For those of us with 10 pounds or less to lose, that small amount can be a real PITA.
Usually that's because it feels impossible to figure out what the hell is keeping you from your freaking goal weight in the first place. Let's be real, if you've only got 10-ish pounds to lose, you're probably already making healthy choices on the regular. You just have to tweak them a bit more, says Jessica Levinson, R.D.
Here we break down the reasons you haven't been able to lose those extra lbs, and what you can do about it—stat.
1/7 Alyssa Zolna
The problem: If you go balls to the wall and eat less than 1,200 calories a day to reach your goal weight faster, you're making a big mistake. Not eating enough can send your body into starvation mode, which causes your metabolism to slow, says Levinson. In starvation mode, your body holds onto as many calories as it can because you're not getting enough nutrients, she says. What's more, your body starts burning muscle for energy—and since muscle keeps your metabolism humming at top speed, that's bad news.
The solution: Cut back with caution. For most women, that means swapping higher calorie foods for fruits and veggies and eating between 1,800 and 1,200 calories per day, though your actual calorie intake depends on many factors (here's how to find yours).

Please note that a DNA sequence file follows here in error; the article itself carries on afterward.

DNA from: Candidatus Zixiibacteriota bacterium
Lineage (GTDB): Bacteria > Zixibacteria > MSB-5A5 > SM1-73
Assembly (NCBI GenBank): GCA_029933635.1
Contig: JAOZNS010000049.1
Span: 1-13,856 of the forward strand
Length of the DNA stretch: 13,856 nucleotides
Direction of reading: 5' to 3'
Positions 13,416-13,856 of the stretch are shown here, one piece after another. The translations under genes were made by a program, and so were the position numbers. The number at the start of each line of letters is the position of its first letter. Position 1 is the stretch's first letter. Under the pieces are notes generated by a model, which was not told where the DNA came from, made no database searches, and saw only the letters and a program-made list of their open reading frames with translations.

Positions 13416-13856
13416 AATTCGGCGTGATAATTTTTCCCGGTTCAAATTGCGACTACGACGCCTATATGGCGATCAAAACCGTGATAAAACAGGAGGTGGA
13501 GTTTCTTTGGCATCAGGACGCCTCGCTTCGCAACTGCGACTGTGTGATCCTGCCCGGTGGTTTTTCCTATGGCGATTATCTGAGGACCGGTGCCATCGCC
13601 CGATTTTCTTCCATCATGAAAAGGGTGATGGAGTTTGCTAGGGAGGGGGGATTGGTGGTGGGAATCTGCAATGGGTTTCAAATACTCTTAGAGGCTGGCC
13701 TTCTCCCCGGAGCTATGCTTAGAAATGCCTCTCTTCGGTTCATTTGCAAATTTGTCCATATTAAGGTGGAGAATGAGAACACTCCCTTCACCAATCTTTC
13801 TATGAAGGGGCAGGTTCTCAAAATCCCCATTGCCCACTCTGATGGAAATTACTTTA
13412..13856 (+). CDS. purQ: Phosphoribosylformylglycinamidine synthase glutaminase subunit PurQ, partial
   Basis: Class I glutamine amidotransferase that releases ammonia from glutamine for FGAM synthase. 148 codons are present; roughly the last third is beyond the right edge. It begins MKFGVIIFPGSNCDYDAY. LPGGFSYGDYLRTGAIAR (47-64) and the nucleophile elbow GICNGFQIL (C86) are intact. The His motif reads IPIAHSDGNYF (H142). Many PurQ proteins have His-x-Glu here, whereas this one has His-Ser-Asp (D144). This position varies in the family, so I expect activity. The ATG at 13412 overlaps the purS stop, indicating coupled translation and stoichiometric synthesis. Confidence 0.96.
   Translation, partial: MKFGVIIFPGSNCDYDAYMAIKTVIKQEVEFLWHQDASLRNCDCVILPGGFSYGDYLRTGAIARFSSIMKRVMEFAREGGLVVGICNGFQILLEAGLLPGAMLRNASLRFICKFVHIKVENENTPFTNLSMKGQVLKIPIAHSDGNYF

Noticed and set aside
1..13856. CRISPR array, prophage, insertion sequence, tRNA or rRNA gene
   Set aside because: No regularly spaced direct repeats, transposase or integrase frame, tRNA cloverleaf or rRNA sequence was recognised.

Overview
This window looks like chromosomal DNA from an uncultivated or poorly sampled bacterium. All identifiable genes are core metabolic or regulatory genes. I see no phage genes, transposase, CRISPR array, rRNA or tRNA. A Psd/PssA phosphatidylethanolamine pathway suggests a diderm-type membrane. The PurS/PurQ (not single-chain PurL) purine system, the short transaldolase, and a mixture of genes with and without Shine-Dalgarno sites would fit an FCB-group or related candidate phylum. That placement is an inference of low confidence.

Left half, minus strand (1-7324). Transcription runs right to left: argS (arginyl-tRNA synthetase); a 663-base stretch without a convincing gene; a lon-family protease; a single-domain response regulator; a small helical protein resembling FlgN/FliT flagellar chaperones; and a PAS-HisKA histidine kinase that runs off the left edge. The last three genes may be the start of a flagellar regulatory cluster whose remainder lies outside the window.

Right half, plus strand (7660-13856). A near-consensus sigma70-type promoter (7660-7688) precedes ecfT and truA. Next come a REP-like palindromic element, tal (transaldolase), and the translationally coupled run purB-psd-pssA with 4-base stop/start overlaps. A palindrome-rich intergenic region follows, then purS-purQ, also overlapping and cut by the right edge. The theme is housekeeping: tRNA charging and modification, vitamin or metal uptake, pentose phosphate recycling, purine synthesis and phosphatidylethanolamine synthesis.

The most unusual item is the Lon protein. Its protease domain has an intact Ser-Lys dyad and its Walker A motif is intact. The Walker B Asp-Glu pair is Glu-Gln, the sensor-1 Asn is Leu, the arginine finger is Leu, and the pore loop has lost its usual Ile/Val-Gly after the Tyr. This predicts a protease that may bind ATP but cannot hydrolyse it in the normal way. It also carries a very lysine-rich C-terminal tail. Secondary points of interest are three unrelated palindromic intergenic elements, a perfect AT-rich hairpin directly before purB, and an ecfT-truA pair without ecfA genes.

Related: 9 Women Share Exactly How Long it Took Them to Lose 20 Pounds or More
2/7 Alyssa Zolna
The problem: Unfortunately, many seemingly healthy packaged foods have added sugar or added fiber, says Levinson. "Added sugar can make you crave more sugar, so you end up eating more because it's not satisfying you," she says. "And added fiber can make you bloat if it has added fiber that your body is not used to."
The solution: Read the labels so you know what's in your food. Then, find an alternate if sugar is one of the first three ingredients and/or it has more than 10 grams per serving. And though added fiber (like chicory root or inulin) is perfectly good for your digestive system, if you experience bloating, you may want to move on.
3/7 Alyssa Zolna